Now that everyone has been gifted their rice bag for Christmas, I can share a quick how to so you can make some for your own warmth! They provide a steady source of heat for pain relief, for warming up in cold weather, or preventing cold! A pair of hearts and two others for pure coziness. (These rice bags can also be kept in a freezer and molded around the body for cold packs.) I used scraps leftover from other projects and making the two pictured above took less than two hours, including going through the fabric stash, cutting the right size pattern, and making everything. You can probably do it in less – depending on how often you get side tracked in the fabric stash. Or am I the only one?
The hearts are a play on the old saying “cold hands, warm heart.” I made round hearts to fit in a pocket. Twenty seconds in the microwave and they hold heat for an hour or more. Long enough to walk to the bus stop and wait for the bus. Or to warm up hands that just scraped a windshield while the defroster works on the inside. Or you can go the opposite direction and keep one in a zip locked san dwich bag in the freezer. It’s the perfect size to mold around little ones for minor bumps and booboos.
To make: Cut four hearts and stitch about one fourth inch from the edge around the heart, leaving a one inch opening (where the scissors are in the photo). Clip all threads and the curved edges as shown to reduce bulk. Turn so the seam is inside by pulling the fabric through the opening. Use a rounded blunt edge, like a table knife, to shape the heart from the inside, pushing all seams out. Press.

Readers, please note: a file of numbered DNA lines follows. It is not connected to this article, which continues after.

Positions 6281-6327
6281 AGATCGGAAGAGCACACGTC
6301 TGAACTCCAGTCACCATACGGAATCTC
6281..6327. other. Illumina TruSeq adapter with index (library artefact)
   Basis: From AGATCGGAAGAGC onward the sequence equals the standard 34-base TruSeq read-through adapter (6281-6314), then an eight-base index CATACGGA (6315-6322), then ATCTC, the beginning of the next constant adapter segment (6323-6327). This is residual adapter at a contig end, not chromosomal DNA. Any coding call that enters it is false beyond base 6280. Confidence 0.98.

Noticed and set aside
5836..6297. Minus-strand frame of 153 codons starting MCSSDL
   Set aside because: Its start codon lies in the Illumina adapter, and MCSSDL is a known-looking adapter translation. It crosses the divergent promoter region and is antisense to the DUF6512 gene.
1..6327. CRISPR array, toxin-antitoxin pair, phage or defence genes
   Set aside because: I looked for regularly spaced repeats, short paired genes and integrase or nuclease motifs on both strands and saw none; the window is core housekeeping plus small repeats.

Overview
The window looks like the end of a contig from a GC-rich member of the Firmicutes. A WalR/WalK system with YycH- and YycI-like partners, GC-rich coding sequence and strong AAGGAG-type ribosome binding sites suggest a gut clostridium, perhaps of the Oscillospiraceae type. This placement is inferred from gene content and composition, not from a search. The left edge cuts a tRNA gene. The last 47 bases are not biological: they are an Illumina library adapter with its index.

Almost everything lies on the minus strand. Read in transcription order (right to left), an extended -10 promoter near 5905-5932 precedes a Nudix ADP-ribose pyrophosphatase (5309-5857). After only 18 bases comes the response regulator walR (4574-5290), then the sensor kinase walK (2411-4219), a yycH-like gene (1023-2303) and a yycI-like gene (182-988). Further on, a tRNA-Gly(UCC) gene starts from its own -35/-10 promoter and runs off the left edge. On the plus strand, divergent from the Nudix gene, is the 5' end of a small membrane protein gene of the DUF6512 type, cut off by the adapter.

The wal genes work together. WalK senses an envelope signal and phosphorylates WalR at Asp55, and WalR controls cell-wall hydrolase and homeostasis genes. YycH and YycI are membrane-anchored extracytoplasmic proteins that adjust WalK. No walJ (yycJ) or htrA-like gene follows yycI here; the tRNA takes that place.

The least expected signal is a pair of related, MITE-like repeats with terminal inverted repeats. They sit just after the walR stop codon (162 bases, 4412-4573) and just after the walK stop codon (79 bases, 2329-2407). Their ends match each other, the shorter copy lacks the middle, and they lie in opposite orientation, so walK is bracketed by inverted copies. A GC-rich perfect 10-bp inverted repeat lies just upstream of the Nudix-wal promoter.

To fill, make a funnel from a cone of paper and insert into opening. Carefully pour rice in until half full. The size heart I used took about between half and three quarter cup of uncooked white rice – the cheapest on the store shelf. The rice needs “room to move” so it can mold around a hand so be careful not overfill. Slip stitch the opening closed by hand for a finished gift look.
The longer one, the black with pink roses is designed to lie flat while going over both shoulders behind the neck to soothe chronic muscle aches. I chose a tightly woven medium/heavy cotton fabric. I cut two pieces 19 inches long by six inches wide — because that was the width of my scrap. I would not recommend any smaller! Place right sides together and sew, around three edges, using a half inch seam allowance. Leave one of the short edges open. Clip corners and turn so the right side of the fabric is now on the outside. Use your paper funnel to add rice, about 2 1/2 cups to fill rice bag just over half full. To finish fold the fabric in about half an inch on the open end, pinning to hold it in place. Sew across the end. About 2 minutes in the microwave for soothing warmth.
Big wrap around is designed to fasten on an arm or a leg – or to make a muff to warm cold hands! When open flat, it’s heavy enough to stay in place and warm if laid across the lap under a blanket or coat — say for football game or other chilly activity.
This one has four channels. Three are full of rice. The fourth smaller channel is designed to overlap the first channel, keeping the heat in and providing a sturdy place for tugging to open the hook and loop fasteners. I used a fat quarter — 18″ x 21″. Sew two loop portions of fasteners on one 18″ end, referring to photo for placement. Fold in half the long way, right sides together. Stitch the two shorter open ends with a half inch seam allowance and turn. Fold fabric in quarters and mark the fold with a pin on the closed length. Reopen and stitch at the quarter mark from long fold to open end, forming the channels that will hold the rice. Stop about an inch from the open end. Fill three pockets, including the one on which the loop fastener is stitched, just over half full with rice. Tuck open ends in and stitch closed. Add hook portion of fasteners to unfilled channel, again referring to photo for placement and making sure to align with loop fasteners already sew in place. Done! Start with 2 minutes in the microwave and adjust time from there, if necessary to achieve coziness.
If you’d like to see another version with accompanying fleece cover, here is the one I made for my sister (and that inspired these!) These ought to get us through a cold winter!
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